Hindsight is always 20/20, but maybe all the Allies letting Germany violate the Treaty of Variesaille by building tanks, artillery, battleships and submarines before the Munic pact was the mistake.

    Without the violation there wouldn't have been much force to back up Germany's expansionism.

    When you use the word uninhabitable, do you mean like "OMG we turned Earth into Venus I am dieing" or "Oh no, a bunch of overvalued swamp land in Florida is now salt marshes insteand of reclaimed beaches"

    Calgary Grit, you should turn off ANON comments, and word verification.

    By Anonymous Anonymous, at 2:54 a.m.  

  • Cue the enviro-nazis.

    By Anonymous Anonymous, at 3:15 a.m.  

  • This comment has been removed by the author.

    By Blogger Christian Conservative, at 9:32 a.m.  

  • Hey anon, reducing our 2% of global GHG is like trying to bail water with a bucket out of the foot of Niagra Falls... it's not going to do SQUAT until you figure out how to shut down the Falls.

    Mr. Harper's plan is at least trying to address the real issue... the Niagra Falls of GHG output, India, China, and the USA.

    By Blogger Christian Conservative, at 9:33 a.m.  

  • I don't think you can really overstate the damage Harper is doing not just in regard to climate change but in so may areas but politicians are in the communication game. So any tactic that does not allow you to communicate your message effectively is ill advised. I know we're in a "communications war" when I see the Government of Canada's website being turned into a billboard for Stephen Harper and the Conservative Party of Canada and Harper puts out a calendar with 12 months of Stephen Harper for all his loyal followers maarking the dates of his triumphs. Call me crazy but it does make me think of Hitler and Big Brother and all that mind control stuff. The Nazis didn't invent the effective brand of communication slash mind control they used but I do think certain right wing modern politicians are using a lot of the same techniques to great effect. What progressives have to do is get more creative to be more effective.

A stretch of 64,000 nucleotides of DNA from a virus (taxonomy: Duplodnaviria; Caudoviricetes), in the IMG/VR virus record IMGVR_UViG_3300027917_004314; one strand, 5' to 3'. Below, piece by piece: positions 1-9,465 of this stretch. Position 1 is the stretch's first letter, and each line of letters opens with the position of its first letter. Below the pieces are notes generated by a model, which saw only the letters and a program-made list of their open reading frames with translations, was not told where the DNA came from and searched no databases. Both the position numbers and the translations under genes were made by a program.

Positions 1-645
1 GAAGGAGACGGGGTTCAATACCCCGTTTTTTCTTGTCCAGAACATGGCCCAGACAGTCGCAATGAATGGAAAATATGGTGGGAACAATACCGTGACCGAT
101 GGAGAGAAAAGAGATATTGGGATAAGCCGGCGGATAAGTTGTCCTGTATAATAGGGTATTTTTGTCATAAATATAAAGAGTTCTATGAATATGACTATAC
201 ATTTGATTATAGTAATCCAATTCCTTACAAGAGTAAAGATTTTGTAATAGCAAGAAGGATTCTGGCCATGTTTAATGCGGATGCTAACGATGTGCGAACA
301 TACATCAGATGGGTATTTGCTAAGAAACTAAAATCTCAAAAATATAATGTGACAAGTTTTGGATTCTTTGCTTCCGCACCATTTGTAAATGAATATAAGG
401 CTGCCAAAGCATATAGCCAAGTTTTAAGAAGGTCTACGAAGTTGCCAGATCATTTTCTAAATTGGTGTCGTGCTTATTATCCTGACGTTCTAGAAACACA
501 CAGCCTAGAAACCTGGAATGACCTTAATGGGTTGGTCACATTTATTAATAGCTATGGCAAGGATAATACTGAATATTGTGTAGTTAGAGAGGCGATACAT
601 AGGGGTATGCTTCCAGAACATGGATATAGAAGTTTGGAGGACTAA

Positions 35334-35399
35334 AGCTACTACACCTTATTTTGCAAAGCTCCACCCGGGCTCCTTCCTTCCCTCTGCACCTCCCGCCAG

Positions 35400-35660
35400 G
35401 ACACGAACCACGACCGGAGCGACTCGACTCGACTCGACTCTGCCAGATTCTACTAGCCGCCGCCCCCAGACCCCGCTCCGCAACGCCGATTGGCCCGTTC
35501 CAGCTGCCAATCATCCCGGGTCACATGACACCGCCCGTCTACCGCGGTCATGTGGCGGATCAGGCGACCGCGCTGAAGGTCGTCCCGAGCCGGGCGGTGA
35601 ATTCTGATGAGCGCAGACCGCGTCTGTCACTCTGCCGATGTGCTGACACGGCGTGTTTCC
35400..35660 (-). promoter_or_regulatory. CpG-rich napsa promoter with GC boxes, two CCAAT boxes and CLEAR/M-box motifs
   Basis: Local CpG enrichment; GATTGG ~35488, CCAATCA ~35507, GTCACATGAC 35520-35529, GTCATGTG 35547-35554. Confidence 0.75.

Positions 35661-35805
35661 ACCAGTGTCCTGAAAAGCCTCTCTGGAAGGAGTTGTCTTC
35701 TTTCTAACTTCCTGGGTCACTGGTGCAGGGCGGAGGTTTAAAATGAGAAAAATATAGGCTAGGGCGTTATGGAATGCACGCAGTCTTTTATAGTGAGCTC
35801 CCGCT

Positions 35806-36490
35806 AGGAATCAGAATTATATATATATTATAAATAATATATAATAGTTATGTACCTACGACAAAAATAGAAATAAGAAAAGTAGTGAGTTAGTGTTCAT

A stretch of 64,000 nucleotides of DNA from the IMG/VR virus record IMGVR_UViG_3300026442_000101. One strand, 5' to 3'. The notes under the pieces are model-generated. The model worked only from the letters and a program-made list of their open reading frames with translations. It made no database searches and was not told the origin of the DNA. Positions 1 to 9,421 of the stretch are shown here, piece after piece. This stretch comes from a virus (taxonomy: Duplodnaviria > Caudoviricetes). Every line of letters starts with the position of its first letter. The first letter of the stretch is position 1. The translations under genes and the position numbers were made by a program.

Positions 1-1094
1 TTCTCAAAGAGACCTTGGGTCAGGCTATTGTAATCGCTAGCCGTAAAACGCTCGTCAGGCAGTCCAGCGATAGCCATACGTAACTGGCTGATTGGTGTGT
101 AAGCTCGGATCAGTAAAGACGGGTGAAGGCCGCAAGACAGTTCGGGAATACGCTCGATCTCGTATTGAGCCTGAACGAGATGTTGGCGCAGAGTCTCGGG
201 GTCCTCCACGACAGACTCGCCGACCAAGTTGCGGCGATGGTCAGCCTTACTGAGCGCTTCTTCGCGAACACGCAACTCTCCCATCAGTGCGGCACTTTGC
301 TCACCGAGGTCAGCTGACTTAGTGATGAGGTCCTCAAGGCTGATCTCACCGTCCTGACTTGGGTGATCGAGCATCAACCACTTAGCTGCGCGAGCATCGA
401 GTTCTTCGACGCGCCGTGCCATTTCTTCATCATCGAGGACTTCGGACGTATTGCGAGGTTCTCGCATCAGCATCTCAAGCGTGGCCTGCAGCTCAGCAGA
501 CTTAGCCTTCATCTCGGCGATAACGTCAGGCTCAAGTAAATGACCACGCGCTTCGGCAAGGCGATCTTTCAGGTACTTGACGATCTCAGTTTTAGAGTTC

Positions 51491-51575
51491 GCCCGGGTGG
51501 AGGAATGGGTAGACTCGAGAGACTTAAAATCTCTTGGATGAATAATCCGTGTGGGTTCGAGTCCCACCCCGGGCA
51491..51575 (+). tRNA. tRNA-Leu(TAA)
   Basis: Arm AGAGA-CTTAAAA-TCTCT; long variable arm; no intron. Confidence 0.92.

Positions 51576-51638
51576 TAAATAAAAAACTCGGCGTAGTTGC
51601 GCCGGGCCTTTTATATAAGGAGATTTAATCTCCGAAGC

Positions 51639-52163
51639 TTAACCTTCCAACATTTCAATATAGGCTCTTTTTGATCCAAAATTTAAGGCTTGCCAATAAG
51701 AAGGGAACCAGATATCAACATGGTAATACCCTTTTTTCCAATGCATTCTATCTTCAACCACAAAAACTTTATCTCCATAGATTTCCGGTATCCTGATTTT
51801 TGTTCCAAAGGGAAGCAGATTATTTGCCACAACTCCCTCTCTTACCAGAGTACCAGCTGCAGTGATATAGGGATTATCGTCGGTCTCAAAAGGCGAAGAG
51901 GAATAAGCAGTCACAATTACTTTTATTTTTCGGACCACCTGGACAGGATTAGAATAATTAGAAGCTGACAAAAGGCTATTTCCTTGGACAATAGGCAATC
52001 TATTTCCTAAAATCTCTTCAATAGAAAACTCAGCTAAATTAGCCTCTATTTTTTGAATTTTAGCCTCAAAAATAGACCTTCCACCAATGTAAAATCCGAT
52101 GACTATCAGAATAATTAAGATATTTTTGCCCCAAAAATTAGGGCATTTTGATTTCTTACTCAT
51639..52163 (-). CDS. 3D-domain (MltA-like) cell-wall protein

By Blogger ceevee, at 9:48 a.m.  

  • Perhaps since Elizabeth May brought this up, perhaps the Kyoto exemptions of China, India, Russia, and emerging markets emission targets is also the equivalent of Chamberlain's appeasement pact. Aren't we allowing emerging markets to be aggressive in their greenhouse gas emissions via this accord?

    By Anonymous Anonymous, at 10:17 a.m.  

  • I completely understand how people may want to draw attention to these environmental issues as dramatically as possible.

    Let me say: you're right. The issue is quite possibly just as big as you believe it to be.

    What I fail to understand is how making people feel like idiots (and Nazis!) is supposed to get them on-side. I think all it does is make people who are already on-side feel a little bit more smug and self-righteous.

    By Blogger Robert Vollman, at 10:19 a.m.  

  • Re Munich and all that -- it all depended on the Soviets. With them onside, stopping the Germans in 1938 would have been a mere matter of marching. (The Czechs had a strong modern army and solid fortifications, and the German industrial base was weak w/o the Czech armament works.) Chamberlain seems to have thought that an entente with Moscow was so immoral that London and Paris had to face Berlin without them. As late as spring 1939, the British government did not even deign to give Moscow a reply to an offer of an alliance against Berlin.